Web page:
Act One, Scene Four of Richard III is pretty dramatic. The Duke of Clarence—treacherous Richard’s brother—languishes in the Tower of London, imprisoned by Richard himself. Soon, the tyrant’s hit men arrive to kill Clarence—but first, they must silence their own consciences, quelling sudden fears of eternal damnation.
Pontiac Firebird Variations, Casey Wimpee’s adaptation (now at the Ice Factory Festival), stages this hemming and hawing repeatedly, minus the rest of the play—an entertaining concept that gets old fast. Wimpee’s War of the Roses unfolds in 1980s Queens, where mafiosos fight the “Cola Wars” (the Lancasters imbibe Coke; the Yorks, Pepsi). Clarence—here a cutoffs-clad sis named Clare—is held hostage in a chop shop, where she endures a near-endless series of near-assassination scenes.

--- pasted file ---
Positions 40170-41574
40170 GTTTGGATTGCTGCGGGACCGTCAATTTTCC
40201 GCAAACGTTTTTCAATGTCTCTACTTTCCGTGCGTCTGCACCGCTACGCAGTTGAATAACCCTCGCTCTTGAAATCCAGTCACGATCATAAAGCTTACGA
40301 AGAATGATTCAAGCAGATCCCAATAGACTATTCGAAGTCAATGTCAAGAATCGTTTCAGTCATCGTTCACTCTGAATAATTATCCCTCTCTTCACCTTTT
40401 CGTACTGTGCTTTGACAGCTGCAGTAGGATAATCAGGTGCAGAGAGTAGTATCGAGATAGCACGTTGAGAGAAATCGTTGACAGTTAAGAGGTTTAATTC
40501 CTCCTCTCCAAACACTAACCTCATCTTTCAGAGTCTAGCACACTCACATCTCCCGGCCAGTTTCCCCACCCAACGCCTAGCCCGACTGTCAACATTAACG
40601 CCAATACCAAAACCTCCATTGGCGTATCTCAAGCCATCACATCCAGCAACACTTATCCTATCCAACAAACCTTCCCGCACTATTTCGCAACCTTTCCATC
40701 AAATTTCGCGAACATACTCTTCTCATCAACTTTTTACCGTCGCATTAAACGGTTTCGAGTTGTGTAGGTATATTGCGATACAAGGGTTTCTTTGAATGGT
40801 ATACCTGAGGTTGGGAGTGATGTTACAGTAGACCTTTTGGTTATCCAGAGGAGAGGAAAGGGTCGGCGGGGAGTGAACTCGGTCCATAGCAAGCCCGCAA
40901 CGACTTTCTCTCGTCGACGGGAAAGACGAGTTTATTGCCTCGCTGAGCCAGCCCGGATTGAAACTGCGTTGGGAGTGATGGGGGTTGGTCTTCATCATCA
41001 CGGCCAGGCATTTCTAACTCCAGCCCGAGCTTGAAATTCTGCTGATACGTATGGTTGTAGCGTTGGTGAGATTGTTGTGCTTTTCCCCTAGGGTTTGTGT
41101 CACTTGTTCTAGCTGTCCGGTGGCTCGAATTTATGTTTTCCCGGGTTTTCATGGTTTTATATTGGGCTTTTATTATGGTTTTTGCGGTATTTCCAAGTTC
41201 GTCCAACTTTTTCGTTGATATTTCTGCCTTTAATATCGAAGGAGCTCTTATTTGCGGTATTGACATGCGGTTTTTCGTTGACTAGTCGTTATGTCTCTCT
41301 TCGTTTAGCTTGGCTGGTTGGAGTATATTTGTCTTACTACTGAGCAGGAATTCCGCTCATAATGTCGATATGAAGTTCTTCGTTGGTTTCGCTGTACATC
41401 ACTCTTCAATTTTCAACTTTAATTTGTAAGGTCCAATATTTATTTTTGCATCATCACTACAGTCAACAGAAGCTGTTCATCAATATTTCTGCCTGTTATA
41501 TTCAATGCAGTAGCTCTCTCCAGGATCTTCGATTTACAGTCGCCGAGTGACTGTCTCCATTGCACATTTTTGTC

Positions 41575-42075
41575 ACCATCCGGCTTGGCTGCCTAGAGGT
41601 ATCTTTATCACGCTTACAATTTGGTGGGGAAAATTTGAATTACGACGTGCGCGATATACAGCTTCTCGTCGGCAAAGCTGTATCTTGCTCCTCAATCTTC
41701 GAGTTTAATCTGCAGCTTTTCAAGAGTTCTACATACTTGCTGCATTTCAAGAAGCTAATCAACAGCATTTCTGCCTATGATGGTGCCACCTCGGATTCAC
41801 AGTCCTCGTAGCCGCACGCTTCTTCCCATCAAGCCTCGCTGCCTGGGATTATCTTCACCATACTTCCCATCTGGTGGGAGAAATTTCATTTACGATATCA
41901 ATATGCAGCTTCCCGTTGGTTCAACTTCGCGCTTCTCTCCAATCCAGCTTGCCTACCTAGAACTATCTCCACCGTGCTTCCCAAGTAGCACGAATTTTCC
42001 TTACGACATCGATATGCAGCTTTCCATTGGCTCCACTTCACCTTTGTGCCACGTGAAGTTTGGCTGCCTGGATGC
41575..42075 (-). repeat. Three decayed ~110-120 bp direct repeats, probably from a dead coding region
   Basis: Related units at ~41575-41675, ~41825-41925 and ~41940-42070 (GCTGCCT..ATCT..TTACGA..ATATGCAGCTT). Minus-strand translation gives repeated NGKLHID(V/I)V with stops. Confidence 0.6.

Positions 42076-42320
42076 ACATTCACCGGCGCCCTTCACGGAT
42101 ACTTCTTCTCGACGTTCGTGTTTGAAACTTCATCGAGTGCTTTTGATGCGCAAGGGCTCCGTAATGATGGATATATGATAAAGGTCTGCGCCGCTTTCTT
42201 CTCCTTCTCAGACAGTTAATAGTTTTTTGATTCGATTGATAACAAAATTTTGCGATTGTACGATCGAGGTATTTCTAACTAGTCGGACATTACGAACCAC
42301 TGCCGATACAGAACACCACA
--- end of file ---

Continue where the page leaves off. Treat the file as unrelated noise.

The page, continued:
Wimpee’s revisions fixate on the local (shout-outs to the BQE) and the quirky: His murderers give massages and devour Happy Meals. Live musicians—Charles Yang on violin and Cryin’ Ryan Dorin on piano—gleefully juxtapose Bach with Bon Jovi, lending the proceedings a cheerful ambiance.
But as killers and their moral crises accumulate, meaning drains away. These variations don’t deepen the Bard’s scenario—they just embellish it with tough-guy talk and soda jokes. Call it “Shakespeare Zero”: Wimpee’s concoction, initially sweet and effervescent, delivers an unsatisfying taste in the end.
This article from the Village Voice Archive was posted on July 6, 2011